Tag Archives: rule changes

Return of the tackle-eligible play

There’ll probably be some discussion this Super Bowl Week — that is, when people tire of Deflategate — about the tackle-eligible play. Bill Belichick’s Patriots ran it twice for touchdowns in Super Bowls 38 and 39, and they used it again in the AFC title game, when Tom Brady flipped a 16-yard TD pass to an uncovered Nate Solder. The sequence went like this:

First, the Patriots lined up in an unbalanced line — four men to the right of center, two to the left. This made the 6-8, 320-pound Solder (77) the left end, because Brandon LaFell (bottom of the photo) positioned himself a yard behind the line as a flanker.

Solder lined up

After the snap, Solder briefly blocked and then drifted into the flat, catching Brady’s throw at the Indianapolis 13. No Colt was near him.

Solder catch at 13

A few giant steps later, he launched himself across the goal line to increase New England’s lead to 24-7.

Solder scores

One of the things that’s interesting about this play is that the NFL actually outlawed it in 1951. According to The Associated Press, it had become “a nightmare to officials because various clubs tried illegal variations which loosed tackles, centers and guards for pass receptions.”

The year before, Eagles coach Greasy Neale went nuts after the Cardinals ran one such variation against his team. The pass, in this instance, went to “an ineligible guard for about 30 yards,” AP reported. “And while the Eagles argued with the officials, Cardinal[s] coach Curly Lambeau lifted the guard from the lineup and covered him with a blanket on the bench. The officials couldn’t even find the player on the field who the Eagles contended caught the pass. The gain stood.”

The season before that, the Bears, goofing around in their season finale, ran five tackle-eligible plays against the Cardinals in a 52-21 win. Afterward, Cards coach Buddy Parker said, “The tackle eligible is a cheating play. It should be ruled out of football. I’m not saying this because we lost, but it’s my firm conviction it violates the spirit of football. I’m not blaming the Bears for using it. Other teams do. But there is no defense for it, and it is a difficult play for the officials to call.”

At the January 1951 league meetings in Chicago, the owners decided to get rid of “the old bugaboo tackle-eligible play,” as AP called it. But in recent decades it has worked its way back into the playbook — as long as the tackle reports as an eligible receiver, as Solder did. This alerts the officials, who then alert the defense. It’s still a trick play, it’s just not as tricky — or maybe shady — as it used to be.

In the old days, teams lined up in all kinds of bizarre formations to create Surprise Eligible Receivers. Check out this alignment the Giants sprang on the Bears in 1934, one that made the center, Hall of Famer Mel Hein, eligible:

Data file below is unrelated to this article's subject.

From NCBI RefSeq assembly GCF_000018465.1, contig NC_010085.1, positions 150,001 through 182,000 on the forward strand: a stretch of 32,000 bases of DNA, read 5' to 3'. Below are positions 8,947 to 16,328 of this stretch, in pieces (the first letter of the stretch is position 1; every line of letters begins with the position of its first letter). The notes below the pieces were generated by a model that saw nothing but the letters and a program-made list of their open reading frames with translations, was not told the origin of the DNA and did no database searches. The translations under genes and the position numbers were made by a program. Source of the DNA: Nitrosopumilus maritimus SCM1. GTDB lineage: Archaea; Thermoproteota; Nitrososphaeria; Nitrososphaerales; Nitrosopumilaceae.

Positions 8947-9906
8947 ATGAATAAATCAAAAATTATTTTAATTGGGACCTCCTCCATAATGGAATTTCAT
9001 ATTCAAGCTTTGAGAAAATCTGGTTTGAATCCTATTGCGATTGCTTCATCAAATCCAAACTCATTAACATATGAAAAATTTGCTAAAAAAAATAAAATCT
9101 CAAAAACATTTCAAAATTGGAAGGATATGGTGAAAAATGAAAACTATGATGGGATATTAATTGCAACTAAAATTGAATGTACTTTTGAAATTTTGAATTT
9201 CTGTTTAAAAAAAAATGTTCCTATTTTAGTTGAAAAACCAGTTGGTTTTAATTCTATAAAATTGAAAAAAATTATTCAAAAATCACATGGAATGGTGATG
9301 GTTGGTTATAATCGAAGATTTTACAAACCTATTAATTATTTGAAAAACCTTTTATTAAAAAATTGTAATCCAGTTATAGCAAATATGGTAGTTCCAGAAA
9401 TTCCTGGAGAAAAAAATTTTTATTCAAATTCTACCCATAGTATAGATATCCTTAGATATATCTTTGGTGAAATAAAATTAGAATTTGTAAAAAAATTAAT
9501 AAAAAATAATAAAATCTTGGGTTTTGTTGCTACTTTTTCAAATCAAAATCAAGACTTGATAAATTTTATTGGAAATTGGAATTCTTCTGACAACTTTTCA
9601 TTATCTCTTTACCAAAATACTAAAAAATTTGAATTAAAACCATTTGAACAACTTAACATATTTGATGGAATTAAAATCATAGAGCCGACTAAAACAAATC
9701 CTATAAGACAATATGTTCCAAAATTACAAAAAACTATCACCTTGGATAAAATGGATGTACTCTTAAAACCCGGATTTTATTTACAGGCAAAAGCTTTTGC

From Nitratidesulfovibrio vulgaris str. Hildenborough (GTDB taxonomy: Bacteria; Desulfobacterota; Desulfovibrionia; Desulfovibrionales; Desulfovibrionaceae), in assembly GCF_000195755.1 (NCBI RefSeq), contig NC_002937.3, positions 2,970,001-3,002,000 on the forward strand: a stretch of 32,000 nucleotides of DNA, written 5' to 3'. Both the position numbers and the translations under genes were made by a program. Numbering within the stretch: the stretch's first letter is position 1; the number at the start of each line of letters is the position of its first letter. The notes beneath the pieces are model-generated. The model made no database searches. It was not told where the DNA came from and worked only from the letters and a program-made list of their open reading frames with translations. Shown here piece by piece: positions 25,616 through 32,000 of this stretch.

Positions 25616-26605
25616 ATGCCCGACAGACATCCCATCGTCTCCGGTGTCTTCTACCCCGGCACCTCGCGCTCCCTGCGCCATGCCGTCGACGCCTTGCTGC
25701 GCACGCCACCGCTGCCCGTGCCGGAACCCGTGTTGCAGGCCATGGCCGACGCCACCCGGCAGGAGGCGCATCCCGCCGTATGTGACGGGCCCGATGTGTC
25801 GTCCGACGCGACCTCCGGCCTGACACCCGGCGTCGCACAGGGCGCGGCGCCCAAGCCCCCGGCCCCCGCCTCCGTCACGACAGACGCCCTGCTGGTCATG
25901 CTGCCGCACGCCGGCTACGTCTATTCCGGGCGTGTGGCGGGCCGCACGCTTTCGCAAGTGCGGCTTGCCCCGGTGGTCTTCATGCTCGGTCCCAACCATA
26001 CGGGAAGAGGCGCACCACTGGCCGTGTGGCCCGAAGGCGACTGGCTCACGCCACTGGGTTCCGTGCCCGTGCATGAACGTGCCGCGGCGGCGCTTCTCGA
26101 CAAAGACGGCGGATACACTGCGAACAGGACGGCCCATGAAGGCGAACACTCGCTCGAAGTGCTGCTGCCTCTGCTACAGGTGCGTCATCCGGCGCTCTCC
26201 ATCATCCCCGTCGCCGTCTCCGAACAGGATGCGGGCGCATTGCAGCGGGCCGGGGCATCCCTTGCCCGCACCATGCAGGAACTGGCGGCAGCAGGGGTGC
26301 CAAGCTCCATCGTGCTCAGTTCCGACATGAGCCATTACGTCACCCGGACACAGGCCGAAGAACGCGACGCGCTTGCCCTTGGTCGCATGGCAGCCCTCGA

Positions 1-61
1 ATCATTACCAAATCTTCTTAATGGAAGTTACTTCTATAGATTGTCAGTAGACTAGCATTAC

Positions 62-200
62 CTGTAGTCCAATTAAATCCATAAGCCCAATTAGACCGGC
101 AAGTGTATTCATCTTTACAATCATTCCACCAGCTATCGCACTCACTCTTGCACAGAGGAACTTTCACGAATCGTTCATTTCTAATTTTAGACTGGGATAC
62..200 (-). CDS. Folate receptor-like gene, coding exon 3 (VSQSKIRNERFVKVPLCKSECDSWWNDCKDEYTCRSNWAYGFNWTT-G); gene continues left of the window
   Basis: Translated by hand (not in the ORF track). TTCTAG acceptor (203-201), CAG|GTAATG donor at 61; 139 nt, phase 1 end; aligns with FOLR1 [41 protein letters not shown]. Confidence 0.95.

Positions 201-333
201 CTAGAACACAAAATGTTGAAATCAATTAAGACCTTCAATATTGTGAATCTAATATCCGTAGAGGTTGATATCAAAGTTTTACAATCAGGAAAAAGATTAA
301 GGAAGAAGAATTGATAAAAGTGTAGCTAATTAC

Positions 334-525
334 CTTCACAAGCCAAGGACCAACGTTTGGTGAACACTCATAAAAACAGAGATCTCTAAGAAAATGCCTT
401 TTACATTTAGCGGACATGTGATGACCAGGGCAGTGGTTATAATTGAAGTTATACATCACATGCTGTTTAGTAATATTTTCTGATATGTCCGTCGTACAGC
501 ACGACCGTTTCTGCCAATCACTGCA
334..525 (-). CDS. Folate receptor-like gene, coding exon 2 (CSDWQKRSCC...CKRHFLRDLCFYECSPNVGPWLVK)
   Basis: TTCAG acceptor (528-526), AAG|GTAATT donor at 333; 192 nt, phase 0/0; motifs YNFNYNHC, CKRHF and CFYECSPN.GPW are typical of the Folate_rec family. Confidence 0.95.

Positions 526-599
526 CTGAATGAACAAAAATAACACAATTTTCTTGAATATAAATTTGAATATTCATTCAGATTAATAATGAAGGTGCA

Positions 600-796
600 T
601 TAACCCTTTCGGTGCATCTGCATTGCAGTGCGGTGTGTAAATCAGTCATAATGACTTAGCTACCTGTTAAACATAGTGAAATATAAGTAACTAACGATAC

Giants center eligible play

Wilfrid Smith of the Chicago Tribune described it thusly:

The Giants shifted to a spread formation. Such a formation, with three eligible pass receivers [to] the right, always causes the defense to spread to meet a pass with secondary consideration for a run or plunge. The end men on the line of scrimmage and the backs are eligible to receive passes. Seven men must be on the offensive scrimmage line when the ball is passed by the center.

The Bears immediately dropped into a six-man defensive line and shifted three men to cover the Giants’ eligible receivers on the right side of the Giant[s] formation. Naturally, most of the fans watched these men, thinking a pass would be thrown to one of them. There was a Giant[s] end to the left of center Hein. Then, without warning, this end shifted one yard back from the line of scrimmage. This change made him a “back,” and to meet the rule specifying seven men on the line of scrimmage, a back shifted up to the line [indicated by the dotted line position].

As soon as one second had elapsed after this shift, another rule requirement, Hein passed the ball back between his legs to quarterback Harry Newman, directly behind him. Newman then handed the ball back to Hein, between Hein’s legs, and Hein ran with it, making 13 yards before he was downed by the Bears’ secondary.

When Newman handed the ball back to Hein it was a forward pass. Hein, the end man, was eligible to receive this pass and after receiving it to run.

George Musso, the Bears’ right tackle, had lined up approximately even with the Giants’ end, who later shifted into the backfield. Hein ran inside of Musso. The play was so unexpected that most of the Bears did not see the pass.

Maybe we’ll see a play like that in the Super Bowl. After all, the Patriots and Seahawks have shown plenty of creativity this season. Or maybe we’ll see a “Find the Ball!” play like the one the Bears ran against the Lions later in ’34. An artist’s rendering of it: